‘Yes, and’ in Dungeons and Dragons

By Davis Lazowski

Saying ‘yes, and’ is one of the most important mantras in modern improvisational theatre. Saying `yes, and’ means amplifying and accepting what the other actors put forward. It means never saying no, and rarely saying ‘no, but’. Improv actors see ‘yes, and’ as key to their craft, because, they say, saying no is no fun. It doesn’t advance the plot. There’s no good way to respond to a ‘no’.

Role-playing games such as Dungeons and Dragons are essentially improvisational theatre. It’s a group of people crafting an imagined story, speaking as imagined characters, together in real time. And yet in role-playing games, participants often do not say ‘yes, and’. Players fight, and often stop one another from achieving their goals. I have always been puzzled by this difference. Where does it come from? Would role-playing games do better with more ‘yes, and’?

I think the relative prevalence of ‘yes, and’ comes from a difference of goals. Improv actors want to entertain an audience. They prioritise humour and joy over character consistency and continuity. But players in a role-playing game seek agency and characterisation. They want to have a good time— but they want their characters to feel powerful, and to feel like theirs. Saying yes often means compromising, so that the other members of your group have some ownership over your character’s actions. While players might often say ‘yes, and’ to preserve group cohesion, their willingness to do so only goes so far.

Would role-playing games work better if players did always say ‘yes, and’? I think the answer is undoubtedly yes. I know that as a player, I’ve always felt best in groups which are listening to my character and supporting it. Being in a receptive environment is fun!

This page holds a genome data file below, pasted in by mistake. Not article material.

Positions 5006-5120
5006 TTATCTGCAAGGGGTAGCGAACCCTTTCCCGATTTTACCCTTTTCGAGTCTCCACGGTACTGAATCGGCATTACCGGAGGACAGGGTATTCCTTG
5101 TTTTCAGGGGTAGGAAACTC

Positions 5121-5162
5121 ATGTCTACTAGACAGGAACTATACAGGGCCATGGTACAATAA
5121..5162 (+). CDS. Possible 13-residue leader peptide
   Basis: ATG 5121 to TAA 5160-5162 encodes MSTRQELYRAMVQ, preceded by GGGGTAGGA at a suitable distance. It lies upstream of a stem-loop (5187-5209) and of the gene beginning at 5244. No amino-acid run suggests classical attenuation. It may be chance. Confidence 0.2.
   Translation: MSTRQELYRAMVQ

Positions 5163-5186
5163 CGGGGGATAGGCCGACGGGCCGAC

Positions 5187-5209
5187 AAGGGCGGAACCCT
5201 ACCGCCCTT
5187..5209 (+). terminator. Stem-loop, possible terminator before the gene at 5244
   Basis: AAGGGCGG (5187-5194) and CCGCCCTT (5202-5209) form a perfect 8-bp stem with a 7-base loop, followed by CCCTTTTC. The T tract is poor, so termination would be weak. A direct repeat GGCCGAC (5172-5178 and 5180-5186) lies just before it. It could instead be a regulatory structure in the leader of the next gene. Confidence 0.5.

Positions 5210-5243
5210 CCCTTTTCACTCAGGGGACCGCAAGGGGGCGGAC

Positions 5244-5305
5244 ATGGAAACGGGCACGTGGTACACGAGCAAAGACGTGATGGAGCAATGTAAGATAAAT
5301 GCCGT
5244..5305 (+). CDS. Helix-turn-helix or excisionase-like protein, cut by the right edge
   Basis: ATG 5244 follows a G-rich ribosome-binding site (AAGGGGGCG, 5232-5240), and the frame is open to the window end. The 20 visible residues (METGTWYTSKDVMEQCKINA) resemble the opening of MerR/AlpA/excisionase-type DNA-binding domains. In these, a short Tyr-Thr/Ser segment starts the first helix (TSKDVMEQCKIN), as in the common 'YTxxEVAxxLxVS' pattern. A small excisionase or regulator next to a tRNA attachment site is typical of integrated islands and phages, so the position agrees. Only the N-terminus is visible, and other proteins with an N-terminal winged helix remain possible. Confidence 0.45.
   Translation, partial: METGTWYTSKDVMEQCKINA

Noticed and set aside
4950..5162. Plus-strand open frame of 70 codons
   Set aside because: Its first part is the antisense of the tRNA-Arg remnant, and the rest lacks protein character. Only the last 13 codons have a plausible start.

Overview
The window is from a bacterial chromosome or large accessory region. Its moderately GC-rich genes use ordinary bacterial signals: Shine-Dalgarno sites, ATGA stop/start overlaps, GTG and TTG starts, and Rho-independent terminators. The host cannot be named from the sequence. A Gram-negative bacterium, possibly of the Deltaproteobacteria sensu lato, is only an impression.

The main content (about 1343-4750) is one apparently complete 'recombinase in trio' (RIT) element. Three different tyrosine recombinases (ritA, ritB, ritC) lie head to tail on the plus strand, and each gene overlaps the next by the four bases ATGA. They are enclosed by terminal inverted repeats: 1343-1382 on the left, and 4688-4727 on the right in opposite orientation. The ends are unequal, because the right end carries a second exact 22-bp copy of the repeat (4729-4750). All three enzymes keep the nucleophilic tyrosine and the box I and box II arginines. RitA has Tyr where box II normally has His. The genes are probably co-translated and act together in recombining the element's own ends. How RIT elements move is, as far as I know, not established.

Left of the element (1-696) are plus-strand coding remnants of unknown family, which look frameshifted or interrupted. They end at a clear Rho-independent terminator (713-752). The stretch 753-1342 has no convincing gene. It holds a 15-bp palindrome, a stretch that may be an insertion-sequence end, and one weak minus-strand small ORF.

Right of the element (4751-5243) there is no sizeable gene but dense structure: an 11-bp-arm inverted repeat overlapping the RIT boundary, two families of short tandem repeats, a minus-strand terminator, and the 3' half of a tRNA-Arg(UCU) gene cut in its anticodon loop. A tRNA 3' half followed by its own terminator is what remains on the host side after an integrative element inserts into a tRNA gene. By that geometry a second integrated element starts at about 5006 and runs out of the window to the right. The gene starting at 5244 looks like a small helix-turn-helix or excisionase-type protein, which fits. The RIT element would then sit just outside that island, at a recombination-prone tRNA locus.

But it’s hard for a group of player characters to always agree. And conflict is not as bad in a role-playing game as in improv theatre. First, if your conflict takes a ten minutes to resolve fruitfully, that’s a small slice of your campaign, not a fifth of the show. And in a role-playing game, there is a dungeon master who can resolve and mediate conflict. So the plot doesn’t stop with player conflict. But it still sucks, for players and the dungeon master, to have to rule ‘for’ or ‘against’ a player. Whoever loses out feels almost as if the rules are against them.

How to avoid this? I think a dungeon master should strive to craft an environment which creates as much ‘yes, and’ as possible. By knowing their characters, the dungeon master can often turn conflict from a source of ‘no’ into a ‘yes, and’ opportunity.

For instance, say your party has a lawful good ‘Thou shalt not steal’ character and a true neutral ‘I will take what I want’ character. If you have them race through a mansion filled with valuables on their way to defuse a time-limited bomb, there will be conflict you can’t adequately address. Things will be stolen or not stolen, and because the important plot lies elsewhere, someone will feel like the party brushed over their characters’ views and said ‘no’.

But say instead that you approached the party, telling them that there was a lucrative opportunity to steal from the richest man in town, who is well known to abuse his workers and whose downfall would likely do the common person a lot of good. Should they take this opportunity or not? Now that you’ve made the character friction a focus, both players can take all the time they need to air their views. In this space, saying ‘yes, and’ means continuing the argument! Ultimately, one of them might lose the argument. But they’re both likely to leave feeling good, because they’ve been given the time and space needed to develop their characters.

This is only a small example of how powerful encouraging ‘yes, and’ can be as a dungeon master. Next time you’re dungeon mastering, think: how can you encourage ‘yes, and’?

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